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October 1, 2016

After Tesla and SolarCity, Elon Musk Is Onto Mars, the Planet

Elon Musk sees sustainable cities on Mars within the next 50 years. And he expects to travel even farther into the solar system.
The fine folks at Zero Hedge cast their reliably cynical gaze toward the 67th annual International Astronautical Congress in Guadalajara, Mexico, yesterday, with Elon Musk’s presentation on the colonization of Mars squarely in the cross hairs.
“Musk has been successful is in the way he characterizes huge problems,” writes nom de site Tyler Durden, “and the ability to address them. Need an atmosphere? Yes, we can adjust that. Need it warmer? We can warm the planet, just like we have Earth.
“And so on.”
Musk, a man of rare ambition and considerable ego, is an easy target for even the idealistic among us, given the recent struggles of his Earth-bound enterprises.
His deal to combine electric car maker Tesla Motors Inc. (TSLA) with rooftop solar panel maker SolarCity Corp. — (SCTY) – two money-losing companies — has not been received well in the financial world.
Tesla stock is down 12.2% since terms of the $2.6 billion deal were agreed on August 1, 2016, 2016, while SolarCity is off 24.6%.
Tesla’s production goals are highly questionable, and SolarCity’s most recent maneuvers include layoffs and other cost-cutting steps.
Musk, a man of rare ambition and considerable ego, is an easy target for even the idealistic among us, given the recent struggles of his Earth-bound enterprises.
And Musk’s Space Exploration Technologies Corp. (SpaceX) just saw its Falcon 9 two-stage rocket blow up on the launch pad at Cape Canaveral four weeks ago.
So sneering seems not a cynical but a realistic view on this self-styled “super villain,” particularly as he explains SpaceX’s plan to colonize Mars, powered by his new “Big Falcon Rocket.”
As Zero Hedge points out — and as also stands to astrophysical reason — when the dying sun consumes Earth, it will also devour Mars.
So colonizing the Red Planet is no panacea when it comes to extending humanity’s existence beyond the life of the Blue Marble.
But even after characterizing Musk’s “Earth-based inventions and investments” as “somewhat constricting” and “cash-burning,” Zero Hedge does “salute Musk’s vision.”
And his ultimate goal is to “make Mars seem possible.”
As otherworldly as it must seem, building a “self-sustaining city” in a world 33.9 million miles away at its closest point is simply a jumping-off point: The Interplanetary Transport System “is not just for Mars.”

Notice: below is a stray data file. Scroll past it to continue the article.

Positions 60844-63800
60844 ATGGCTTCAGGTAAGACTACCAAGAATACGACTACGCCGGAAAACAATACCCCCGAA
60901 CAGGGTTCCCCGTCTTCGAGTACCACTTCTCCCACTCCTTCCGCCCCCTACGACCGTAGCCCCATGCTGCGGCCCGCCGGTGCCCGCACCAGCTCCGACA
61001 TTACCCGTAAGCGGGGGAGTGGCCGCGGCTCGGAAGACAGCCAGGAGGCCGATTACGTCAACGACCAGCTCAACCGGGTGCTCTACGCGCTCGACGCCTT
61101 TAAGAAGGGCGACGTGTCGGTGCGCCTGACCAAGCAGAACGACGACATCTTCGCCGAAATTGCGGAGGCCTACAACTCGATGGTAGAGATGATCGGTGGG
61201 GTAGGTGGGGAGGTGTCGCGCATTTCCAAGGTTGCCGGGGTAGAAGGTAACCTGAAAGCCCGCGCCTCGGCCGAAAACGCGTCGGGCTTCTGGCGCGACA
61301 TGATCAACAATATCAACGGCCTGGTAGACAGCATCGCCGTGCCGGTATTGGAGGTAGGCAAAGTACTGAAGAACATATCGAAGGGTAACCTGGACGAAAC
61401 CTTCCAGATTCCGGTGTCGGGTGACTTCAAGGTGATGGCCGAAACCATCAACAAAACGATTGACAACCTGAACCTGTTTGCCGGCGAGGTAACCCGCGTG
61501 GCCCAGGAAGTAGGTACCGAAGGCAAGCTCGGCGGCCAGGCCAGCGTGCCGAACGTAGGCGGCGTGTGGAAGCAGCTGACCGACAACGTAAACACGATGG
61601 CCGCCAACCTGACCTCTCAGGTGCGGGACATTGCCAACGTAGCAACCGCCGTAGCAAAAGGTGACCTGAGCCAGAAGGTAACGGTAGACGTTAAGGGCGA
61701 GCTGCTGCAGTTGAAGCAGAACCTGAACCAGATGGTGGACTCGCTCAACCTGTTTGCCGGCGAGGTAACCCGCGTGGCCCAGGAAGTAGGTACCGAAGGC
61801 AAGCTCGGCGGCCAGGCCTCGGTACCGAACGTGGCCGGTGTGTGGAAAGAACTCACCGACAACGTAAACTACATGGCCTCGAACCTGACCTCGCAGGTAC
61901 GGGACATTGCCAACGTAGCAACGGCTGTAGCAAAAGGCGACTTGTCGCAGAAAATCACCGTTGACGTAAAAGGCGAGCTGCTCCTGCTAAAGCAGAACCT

And his ultimate goal is to “make Mars seem possible.”
As an image tweeted by SpaceX reveals, Jupiter is on the itinerary too. Indeed, as Sean O’Kane writes in The Verge: “Elon Musk wants to build a transit system that lets humans tour the entire Solar System.”
SpaceX continues to make real, tangible progress. The company “just achieved first firing of the Raptor interplanetary transport engine” three days ago, on Monday, September 26.
The proper way to understand Elon Musk is not as a CEO, a financier or even an entrepreneur. As SpaceX founding team member Jim Cantrell explained for Forbes, he’s an engineer.
“The one major important distinction that sets him apart,” Cantrell noted, “is his inability to consider failure.”
As much wonderful vision as Musk has provided, NASA continues to do some halfway-decent things as far as space exploration is concerned.
Its deep-space rocket is actually ahead of Musk’s.
NASA fired its Space Launch System (SLS), which incorporates four RS-25 rockets in its core stage, for 500 seconds back on March 10, 2016. SLS too will take astronauts to deep-space destinations, including asteroids, Mars and other planetary systems.
According to NASA: “The next time rocket engine No. 2059 fires for that length of time, it will be carrying humans on their first deep-space mission in more than 45 years.”
Aerojet Rocketdyne, formerly known as GenCorp Inc., is a $1.34 billion company with long-standing ties to NASA. It’s been in the aerospace industry since 1945, when predecessor General Tire & Rubber Co. acquired Aerojet Engineering Corp.
The company reported second-quarter net sales of $408.4 million and net income of $5.9 million, or $0.09 per share. It enjoys a funded backlog of $2.3 billion.
Aerojet was in on the action when NASA launched Apollo 11 and landed men on the moon for the first time in 1969.
And it’s going to be there when we take the interplanetary leap.
Will we live on Mars by the 2060s? Who knows?
But without visionaries, there’s no innovation.

Money Quote

“If you want to build a ship, don’t drum up the men to gather wood, divide the work, and give orders. Instead, teach them to yearn for the vast and endless sea.”    
~ Antoine de Saint-Exupéry
Courtesy of David Dittman, Editorial Director, Wall Street Daily (More from Wall Street Daily Here)  

The views and opinions expressed herein are the author's own, and do not necessarily reflect those of EconMatters.

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